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GreatSchools Rating

Edgar A Poe Elementary School

Public | PK-5 | 412 students

 
 

Last modified
Community Rating

4 stars

Community Rating by Year
2014:
Based on 1 rating
2013:
No new ratings
2012:
Based on 2 ratings
2011:
Based on 1 rating

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7 reviews of this school


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Posted March 12, 2014

Both of my sons needed ESL services so we sent them to Poe,altough we live in Buffalo Grove,my older son until he was ready for the mainstream class was in ESL,happy,friendly boy,little shy sometimes,so when he finally joinef regular 3rd grade,things changed drastictly...he wasn't accepted by his classmates....he was an outsider.. Now he's in Cooper and happier,so when my younger son will be done with ESL i will NOT let him go to regular,maistream class at Poe....he might not be happy there and not recognized by his classmates when walking to school in the morning,because of "not belonging".
—Submitted by a parent


Posted April 7, 2012

We have had such great success at our school and have been very lucky to have such a great handful of awesome teachers! My kids have done so well here and have learned a great work ethic that I hope carries them into middle school and beyond. There are a couple programs that are not publicized or explained well - including the criteria for PSI (advanced learners) and how these work or how students can achieve at a higher level. I would love to see what the district can do to formally address higher level learning and enrichment.
—Submitted by a parent


Posted March 30, 2012

The classes are small. The staff is nice. The school is nice and well maintained. The teachers are wonderful as is the curriculum . It is a nice diverse group of children. The PTO is very active, however there is not a huge participation across the entire school community. I think this is because 1/3 to 1/2 of the students at the school are in the Russian ESL program and there may be a language or cultural divide there. The boundaries set up for children that go to this school are very strange. So if you live in the neighborhood surrounding the school it may feel like a small tight knit community. If you don't, you could end up feeling completely isolated.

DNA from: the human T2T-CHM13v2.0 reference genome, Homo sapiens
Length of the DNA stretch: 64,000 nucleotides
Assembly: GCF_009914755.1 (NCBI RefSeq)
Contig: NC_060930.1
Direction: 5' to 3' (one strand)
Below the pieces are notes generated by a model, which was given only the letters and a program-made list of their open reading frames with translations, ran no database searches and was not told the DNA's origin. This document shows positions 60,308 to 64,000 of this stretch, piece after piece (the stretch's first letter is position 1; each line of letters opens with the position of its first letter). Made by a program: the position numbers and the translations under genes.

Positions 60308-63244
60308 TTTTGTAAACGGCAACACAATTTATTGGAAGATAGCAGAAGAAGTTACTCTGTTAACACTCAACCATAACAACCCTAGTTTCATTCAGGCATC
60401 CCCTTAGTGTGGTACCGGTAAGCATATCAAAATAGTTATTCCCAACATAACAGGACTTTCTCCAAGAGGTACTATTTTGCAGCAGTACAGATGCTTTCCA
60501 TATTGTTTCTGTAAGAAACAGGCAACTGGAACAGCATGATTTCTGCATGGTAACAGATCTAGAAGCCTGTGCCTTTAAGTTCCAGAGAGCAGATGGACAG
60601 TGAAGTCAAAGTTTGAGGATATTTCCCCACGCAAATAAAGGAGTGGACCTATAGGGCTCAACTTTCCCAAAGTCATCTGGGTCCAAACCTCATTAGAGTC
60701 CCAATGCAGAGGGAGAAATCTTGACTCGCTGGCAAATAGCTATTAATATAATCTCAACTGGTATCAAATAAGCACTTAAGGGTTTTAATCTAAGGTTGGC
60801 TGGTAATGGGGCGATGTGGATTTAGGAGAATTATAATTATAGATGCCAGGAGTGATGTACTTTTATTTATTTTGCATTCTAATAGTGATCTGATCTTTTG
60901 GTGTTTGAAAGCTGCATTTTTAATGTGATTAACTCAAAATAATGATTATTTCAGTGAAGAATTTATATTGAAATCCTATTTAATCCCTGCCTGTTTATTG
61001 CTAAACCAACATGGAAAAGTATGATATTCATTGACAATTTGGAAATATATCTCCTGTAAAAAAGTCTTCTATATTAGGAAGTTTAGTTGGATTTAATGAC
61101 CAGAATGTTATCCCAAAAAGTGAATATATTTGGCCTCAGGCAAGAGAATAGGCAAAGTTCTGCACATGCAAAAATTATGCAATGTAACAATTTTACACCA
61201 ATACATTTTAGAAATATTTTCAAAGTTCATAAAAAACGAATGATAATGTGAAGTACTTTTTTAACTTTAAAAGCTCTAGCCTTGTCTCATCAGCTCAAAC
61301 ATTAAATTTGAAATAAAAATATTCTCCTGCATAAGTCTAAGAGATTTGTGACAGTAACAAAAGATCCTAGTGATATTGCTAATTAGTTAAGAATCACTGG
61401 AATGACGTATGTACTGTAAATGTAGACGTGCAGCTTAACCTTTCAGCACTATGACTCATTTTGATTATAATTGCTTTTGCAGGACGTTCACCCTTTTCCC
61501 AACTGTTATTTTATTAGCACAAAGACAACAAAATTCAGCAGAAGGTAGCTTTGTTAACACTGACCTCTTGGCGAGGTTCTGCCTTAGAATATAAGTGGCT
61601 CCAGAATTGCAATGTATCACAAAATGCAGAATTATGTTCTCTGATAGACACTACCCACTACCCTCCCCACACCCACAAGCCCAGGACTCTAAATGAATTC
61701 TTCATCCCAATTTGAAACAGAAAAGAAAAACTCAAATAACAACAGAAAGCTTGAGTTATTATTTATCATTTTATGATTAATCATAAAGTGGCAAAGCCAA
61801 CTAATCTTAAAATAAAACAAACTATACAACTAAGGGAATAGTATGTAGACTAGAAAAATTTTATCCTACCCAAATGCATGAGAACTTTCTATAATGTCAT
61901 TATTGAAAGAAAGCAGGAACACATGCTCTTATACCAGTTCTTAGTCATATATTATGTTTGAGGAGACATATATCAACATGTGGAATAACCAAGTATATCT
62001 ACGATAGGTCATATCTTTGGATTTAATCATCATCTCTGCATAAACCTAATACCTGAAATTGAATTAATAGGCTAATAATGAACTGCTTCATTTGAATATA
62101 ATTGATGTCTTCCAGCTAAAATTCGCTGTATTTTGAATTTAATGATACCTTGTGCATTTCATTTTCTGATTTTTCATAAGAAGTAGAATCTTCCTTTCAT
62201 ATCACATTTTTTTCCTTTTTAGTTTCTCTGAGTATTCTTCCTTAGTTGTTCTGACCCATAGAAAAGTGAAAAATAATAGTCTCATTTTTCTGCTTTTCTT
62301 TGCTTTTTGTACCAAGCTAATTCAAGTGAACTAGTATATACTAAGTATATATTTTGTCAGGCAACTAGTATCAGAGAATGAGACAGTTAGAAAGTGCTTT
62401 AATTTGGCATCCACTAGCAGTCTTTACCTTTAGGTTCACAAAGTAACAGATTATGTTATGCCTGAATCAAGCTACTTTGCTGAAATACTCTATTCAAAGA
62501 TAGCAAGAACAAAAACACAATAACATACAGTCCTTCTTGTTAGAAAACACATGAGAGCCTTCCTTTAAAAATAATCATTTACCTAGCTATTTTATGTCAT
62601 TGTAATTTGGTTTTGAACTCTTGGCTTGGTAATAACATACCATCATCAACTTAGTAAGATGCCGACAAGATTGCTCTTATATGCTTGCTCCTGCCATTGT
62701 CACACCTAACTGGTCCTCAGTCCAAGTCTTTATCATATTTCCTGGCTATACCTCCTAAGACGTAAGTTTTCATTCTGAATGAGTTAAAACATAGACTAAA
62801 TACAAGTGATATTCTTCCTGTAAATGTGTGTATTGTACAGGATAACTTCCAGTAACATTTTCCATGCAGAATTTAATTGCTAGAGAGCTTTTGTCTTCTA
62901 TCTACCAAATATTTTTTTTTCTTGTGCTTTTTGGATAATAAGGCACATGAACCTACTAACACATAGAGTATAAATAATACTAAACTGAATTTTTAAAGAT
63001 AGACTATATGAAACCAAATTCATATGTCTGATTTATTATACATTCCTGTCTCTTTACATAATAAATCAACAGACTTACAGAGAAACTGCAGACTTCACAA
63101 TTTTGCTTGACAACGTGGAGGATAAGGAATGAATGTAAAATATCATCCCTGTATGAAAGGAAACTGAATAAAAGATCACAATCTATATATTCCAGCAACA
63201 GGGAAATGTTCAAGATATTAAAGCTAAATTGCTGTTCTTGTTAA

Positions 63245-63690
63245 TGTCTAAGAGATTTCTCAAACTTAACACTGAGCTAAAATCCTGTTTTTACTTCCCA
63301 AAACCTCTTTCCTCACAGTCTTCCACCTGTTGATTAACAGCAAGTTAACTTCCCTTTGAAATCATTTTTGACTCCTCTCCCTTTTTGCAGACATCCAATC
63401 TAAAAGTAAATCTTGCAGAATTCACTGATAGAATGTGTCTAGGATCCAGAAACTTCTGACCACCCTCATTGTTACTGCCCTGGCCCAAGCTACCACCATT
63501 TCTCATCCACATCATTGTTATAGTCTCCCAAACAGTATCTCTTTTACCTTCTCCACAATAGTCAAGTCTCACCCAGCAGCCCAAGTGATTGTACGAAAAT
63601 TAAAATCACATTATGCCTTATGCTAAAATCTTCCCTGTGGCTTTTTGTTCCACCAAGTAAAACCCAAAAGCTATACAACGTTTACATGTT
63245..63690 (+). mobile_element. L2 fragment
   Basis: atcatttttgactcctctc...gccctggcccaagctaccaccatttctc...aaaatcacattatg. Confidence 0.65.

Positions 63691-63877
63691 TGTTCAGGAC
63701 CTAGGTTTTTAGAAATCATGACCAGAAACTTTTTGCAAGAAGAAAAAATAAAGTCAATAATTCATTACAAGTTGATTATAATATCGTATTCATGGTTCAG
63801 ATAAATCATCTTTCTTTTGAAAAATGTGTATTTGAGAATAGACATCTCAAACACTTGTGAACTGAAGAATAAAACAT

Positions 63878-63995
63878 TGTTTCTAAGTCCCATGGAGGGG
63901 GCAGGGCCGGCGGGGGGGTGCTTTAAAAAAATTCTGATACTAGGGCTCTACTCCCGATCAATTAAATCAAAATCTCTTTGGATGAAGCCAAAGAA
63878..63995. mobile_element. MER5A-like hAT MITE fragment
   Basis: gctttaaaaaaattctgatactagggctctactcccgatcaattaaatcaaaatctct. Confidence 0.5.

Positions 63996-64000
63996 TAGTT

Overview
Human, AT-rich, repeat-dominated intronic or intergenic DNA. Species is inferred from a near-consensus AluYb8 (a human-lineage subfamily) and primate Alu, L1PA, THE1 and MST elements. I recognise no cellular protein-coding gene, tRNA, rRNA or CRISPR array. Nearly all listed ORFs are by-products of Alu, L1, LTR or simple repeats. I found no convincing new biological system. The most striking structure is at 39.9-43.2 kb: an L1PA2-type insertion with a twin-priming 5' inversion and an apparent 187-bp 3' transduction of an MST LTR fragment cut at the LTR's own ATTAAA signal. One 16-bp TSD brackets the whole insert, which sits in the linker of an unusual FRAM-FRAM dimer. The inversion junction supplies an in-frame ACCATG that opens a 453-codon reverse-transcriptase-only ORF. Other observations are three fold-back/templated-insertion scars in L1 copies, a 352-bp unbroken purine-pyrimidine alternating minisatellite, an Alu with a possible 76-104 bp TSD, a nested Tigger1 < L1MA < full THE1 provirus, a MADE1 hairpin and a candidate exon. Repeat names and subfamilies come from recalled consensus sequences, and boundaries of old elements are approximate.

—Submitted by a parent


Posted August 19, 2011

I completely disagree with the review regarding the school being awful. The teachers at this school are kind, care so much about the students and work hard in educating them. Small class sizes and a real community feel. The teachers know almost all the kids by name. Its a great school. Easy to get as involved in as you want with the school.
—Submitted by a parent


Posted May 1, 2010

this school is awful. Awful, awful. Might be OK for slow or average kids. No challenge at all at the other end of the spectrum. Pretend gifted program. No sense of community among families here.
—Submitted by a parent


Posted September 9, 2008

School hosts Russian ELL program for entire district 21. It is absolutely terrific... Classes are relatively small (under 20) and home teachers fluent in both Russian and English. Kids learn to read in Russian first which helps them to adapt to Kindergarden and move on reading in English.
—Submitted by a parent


Posted January 3, 2006

We actually enrolled our son in this school before we moved to the neighborhood, thinking if he didn't do well, then we'd just find another school/house. We were so lucky! The school is just terrific and the teachers are really caring and qualified. My son's ADHD issues are addressed, and the school nurse and my daughter's teacher are awesome monitoring her nut allergies and asthma. Great teachers and clean nice school. (Nut-free table in the lunchroom.) Very active PTO that does a lot of activities. Very happy we selected this wonderful school. Feeds into Buffalo Grove High School, which is an excellent high school.
—Submitted by a parent


Community ratings and reviews do not represent the views of GreatSchools nor does GreatSchools check their accuracy or verify the reviewers' identities. Use your discretion when evaluating these reviews.

About these ratings

The Community Rating is the school’s average rating from its community members (e.g., parents, students, and school staff). The highest possible rating is five stars; the lowest is one star.

The test results by subgroup show how the designated group of students is performing in comparison to the general population.
Math

The state average for Math was 55% in 2013.

2013

 
 
67%

2012

 
 
86%

2011

 
 
84%

2010

 
 
88%
Reading

The state average for Reading was 59% in 2013.

2013

 
 
67%

2012

 
 
67%

2011

 
 
82%

2010

 
 
84%
Scale: % meeting or exceeding standards

About the tests